by Diana Thompson for the IYP
The San Francisco-based yarn artist Diana Thompson was curious about learning Tunisian crochet and suggested creating her own totem showing off her work.
I have found absolutely no evidence that Tunisian crochet was ever done in Tunisia, a country of rich textile traditions, especially weaving and embroidery. Some evidence suggests it couldn’t have begun there, as much of the population of the area is Berbers, whose custom actually forbade women to use needles and hooks. In fact, the origins of it are unknown, since no samples of the craft have been found that predate the twentieth century.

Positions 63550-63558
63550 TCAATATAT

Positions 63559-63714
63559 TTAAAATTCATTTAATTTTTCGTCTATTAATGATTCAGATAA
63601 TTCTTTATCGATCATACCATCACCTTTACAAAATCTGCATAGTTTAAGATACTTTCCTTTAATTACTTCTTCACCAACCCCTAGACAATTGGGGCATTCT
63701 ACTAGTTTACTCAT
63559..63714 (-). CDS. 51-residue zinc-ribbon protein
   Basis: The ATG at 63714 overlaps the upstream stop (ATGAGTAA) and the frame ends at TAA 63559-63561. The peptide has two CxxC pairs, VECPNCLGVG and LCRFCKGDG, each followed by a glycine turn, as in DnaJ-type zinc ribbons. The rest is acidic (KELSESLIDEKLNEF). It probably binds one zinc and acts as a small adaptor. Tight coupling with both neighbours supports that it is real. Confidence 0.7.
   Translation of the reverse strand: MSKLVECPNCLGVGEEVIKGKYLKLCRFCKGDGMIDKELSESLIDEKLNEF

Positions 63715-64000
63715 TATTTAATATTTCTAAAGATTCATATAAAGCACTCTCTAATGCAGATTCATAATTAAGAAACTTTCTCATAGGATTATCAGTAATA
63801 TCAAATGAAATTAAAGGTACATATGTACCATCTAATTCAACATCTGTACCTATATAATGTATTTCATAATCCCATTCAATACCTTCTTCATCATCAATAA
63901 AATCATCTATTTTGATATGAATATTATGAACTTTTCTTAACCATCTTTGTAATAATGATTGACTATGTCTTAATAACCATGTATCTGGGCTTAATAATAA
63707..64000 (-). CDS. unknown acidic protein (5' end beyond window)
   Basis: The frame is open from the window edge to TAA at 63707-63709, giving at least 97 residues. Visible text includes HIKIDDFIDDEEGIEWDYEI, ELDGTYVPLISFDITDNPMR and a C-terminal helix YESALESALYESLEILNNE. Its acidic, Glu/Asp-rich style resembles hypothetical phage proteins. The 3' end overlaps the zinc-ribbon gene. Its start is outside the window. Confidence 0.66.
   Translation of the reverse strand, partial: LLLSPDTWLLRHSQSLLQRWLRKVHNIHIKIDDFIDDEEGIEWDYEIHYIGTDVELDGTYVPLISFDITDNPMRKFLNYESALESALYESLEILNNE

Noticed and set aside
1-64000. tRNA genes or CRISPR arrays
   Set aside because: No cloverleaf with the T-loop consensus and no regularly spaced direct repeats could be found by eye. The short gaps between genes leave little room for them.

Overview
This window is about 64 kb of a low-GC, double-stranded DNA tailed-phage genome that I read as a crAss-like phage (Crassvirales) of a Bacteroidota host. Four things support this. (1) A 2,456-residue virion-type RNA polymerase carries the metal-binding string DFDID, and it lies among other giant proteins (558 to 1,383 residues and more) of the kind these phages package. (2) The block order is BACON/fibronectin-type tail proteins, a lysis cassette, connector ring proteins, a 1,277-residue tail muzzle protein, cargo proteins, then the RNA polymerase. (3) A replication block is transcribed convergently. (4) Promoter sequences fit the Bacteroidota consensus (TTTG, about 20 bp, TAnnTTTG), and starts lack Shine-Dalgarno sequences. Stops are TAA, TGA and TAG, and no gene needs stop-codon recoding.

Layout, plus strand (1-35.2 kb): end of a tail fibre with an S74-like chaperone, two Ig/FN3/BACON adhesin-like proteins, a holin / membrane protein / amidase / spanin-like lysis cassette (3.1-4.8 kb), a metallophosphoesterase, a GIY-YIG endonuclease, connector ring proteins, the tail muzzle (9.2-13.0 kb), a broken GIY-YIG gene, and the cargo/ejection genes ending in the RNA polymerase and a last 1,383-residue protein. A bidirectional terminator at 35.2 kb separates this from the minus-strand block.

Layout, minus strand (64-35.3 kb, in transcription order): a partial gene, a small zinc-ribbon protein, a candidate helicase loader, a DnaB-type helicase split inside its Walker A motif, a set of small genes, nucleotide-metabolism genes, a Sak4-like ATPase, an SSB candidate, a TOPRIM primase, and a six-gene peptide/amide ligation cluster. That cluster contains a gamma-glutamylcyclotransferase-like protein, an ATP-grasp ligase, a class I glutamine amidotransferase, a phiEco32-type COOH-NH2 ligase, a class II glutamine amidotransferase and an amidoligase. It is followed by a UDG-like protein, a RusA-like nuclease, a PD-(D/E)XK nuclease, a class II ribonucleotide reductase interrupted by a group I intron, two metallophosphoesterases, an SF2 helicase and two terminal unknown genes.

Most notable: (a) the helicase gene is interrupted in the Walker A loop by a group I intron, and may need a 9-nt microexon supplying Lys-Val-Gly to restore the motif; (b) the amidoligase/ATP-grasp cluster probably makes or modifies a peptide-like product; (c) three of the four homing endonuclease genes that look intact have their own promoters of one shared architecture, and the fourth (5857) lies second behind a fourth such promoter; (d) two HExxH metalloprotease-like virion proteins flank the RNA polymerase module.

What is known is that instructions for pieces using the technique appear in Europe around the same time as standard crochet, in the mid-nineteenth century. Not long after, it appeared in U.S. needlework magazines as well. The second half of the nineteenth century saw a huge increase in the publication of instruction books for all the needle arts, and Tunisian crochet was regularly featured along with knitting, crochet, macramé, and other yarn art forms.
Diana’s Rainbow is a magnificent example of this unusual form.